2020 Top Breaches: Part II

The Incident of the Week as seen in Q2, 2020

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Seth Adler

Each week Cyber Security Hub offers an Incident of the Week for considertion by the community. Initially the incidents centered around misconfiguration, credential stuffing, password exposure, phishing, unauthorized access, malware and ransomeware.

Physical events always tend to play out on the cyber landscape. Whereas digital money was first found on gambling sites, the onset of online banking brought systematic DDoS attacks. 

Q2, 2020 proved out this concept. The pandemic was a breeding ground for quick cyber wins around the healthcare industry, the distribution of government money and the education space due to collaboration platforms.

The sense was, without a major incendent reported since the dawn of the outbreak- the other shoe was set to drop.


Finastra: Finastra reported that it detected a ransomware attack on its servers, last Friday. The company followed by acknowledging it had detected ransomware activity - but that customer and employee data remained untouched.

Marriott: The breach originated from a franchise hotel that operates under the Marriott brand. Unknown individuals used the log-in credential of two employees at the hotel to access the guests’ information.

Healthcare: While hackers direct some of their attacks at health organizations, CISOs should be cognizant of cybercriminals' capabilities. From the World Health Organization (WHO) to Italy's INPS, these are the pressing threats that come from the coronavirus crisis.

Cognizant: Hackers had likely crawled its network for weeks, if not longer, spreading through the system as they stole data and administrator credentials.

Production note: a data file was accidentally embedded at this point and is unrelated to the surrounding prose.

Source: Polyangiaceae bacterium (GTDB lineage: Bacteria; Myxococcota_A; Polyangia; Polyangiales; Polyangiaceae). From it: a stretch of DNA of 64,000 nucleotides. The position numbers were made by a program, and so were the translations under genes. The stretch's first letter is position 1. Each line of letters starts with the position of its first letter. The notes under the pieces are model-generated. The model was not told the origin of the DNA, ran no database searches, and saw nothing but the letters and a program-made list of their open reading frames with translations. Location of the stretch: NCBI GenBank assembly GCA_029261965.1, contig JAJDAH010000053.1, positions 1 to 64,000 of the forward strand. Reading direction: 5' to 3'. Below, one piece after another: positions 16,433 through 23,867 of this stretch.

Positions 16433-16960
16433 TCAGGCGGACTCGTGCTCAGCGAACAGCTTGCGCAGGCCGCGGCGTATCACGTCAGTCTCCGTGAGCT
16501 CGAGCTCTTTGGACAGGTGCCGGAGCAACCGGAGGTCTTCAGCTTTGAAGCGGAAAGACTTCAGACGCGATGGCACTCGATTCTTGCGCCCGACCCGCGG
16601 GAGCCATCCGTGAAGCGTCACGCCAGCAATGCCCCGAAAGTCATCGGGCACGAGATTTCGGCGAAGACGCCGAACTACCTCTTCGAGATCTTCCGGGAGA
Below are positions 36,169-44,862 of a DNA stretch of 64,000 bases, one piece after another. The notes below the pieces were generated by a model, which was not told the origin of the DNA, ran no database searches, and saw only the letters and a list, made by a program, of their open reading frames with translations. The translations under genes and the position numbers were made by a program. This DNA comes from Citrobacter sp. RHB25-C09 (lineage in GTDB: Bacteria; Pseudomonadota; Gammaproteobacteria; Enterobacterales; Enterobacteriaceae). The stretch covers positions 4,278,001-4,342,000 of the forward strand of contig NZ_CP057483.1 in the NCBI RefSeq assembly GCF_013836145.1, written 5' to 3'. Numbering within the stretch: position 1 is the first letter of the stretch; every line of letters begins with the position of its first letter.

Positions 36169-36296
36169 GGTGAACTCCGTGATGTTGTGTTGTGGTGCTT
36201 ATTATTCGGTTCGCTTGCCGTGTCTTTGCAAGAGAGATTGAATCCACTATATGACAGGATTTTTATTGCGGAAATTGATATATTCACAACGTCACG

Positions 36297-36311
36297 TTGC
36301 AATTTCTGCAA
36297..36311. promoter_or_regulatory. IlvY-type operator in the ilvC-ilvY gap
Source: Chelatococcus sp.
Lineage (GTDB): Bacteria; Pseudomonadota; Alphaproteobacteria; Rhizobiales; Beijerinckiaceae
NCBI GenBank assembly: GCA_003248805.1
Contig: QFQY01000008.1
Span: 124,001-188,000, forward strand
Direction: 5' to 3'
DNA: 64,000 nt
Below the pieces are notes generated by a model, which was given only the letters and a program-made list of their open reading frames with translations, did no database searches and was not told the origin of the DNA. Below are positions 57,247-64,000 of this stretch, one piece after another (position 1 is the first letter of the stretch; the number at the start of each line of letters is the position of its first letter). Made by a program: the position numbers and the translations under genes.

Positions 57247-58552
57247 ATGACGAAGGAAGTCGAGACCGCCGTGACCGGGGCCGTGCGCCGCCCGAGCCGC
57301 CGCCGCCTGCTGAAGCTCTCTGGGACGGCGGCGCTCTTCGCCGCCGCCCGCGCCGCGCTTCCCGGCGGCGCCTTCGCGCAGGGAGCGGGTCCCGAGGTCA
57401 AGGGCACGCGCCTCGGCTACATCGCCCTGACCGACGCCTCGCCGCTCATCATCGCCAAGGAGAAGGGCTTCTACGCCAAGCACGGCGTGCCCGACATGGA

Nintendo: The Japanese video game company has since readdressed weak points in its security. Rumors of a breach circulated throughout the month as users noticed unusual account behavior. Players reported that funds went missing from their accounts.

Impact Communities: One of the largest owner-operators of manufactured housing communities in North America experienced a data privacy breach on July 3, 2019. Although Impact Communities isn’t aware of any misuse of the data, they have invested in employee training and security technology to prevent future breaches.

Educational Infrastructures: As educators are scrambling to create distance learning curriculum, they are being thrust into a world of technology that they are not all well-versed or trained in.

Shiny Hunters: During the first two weeks of May, over 73 million user records across over at least 10 different organizations showed up on the dark web. The hacker group Shiny Hunters claims credit.


BofA & SBA: Bank of America is making headlines with the recent announcement of a security incident on affecting an undisclosed number of PPP loan applicants on April 22nd.

Maze: The IT services enterprise, Conduent, which provides HR and payment infrastructure to “a majority of Fortune 100 companies and over 500 governments,” was hit by a Maze ransomware attack on May 29, 2020. A week later, on June 5, a U.S. subsidiary of ST Engineering Aerospace discovered Maze ransomware

Claire's: Cyber criminals preemptively planned to benefit from the uptick of online purchasing through retail giant Claire’s eCommerce store.

Anonymous: After a decade of relative inactivity, self-described hactivist group Anonymous takes credit for a 269-gigabyte data dump of police department, fusion center, and law enforcement files. Dubbed BlueLeaks, the information collected comes from over 200 state, local, and federal agencies.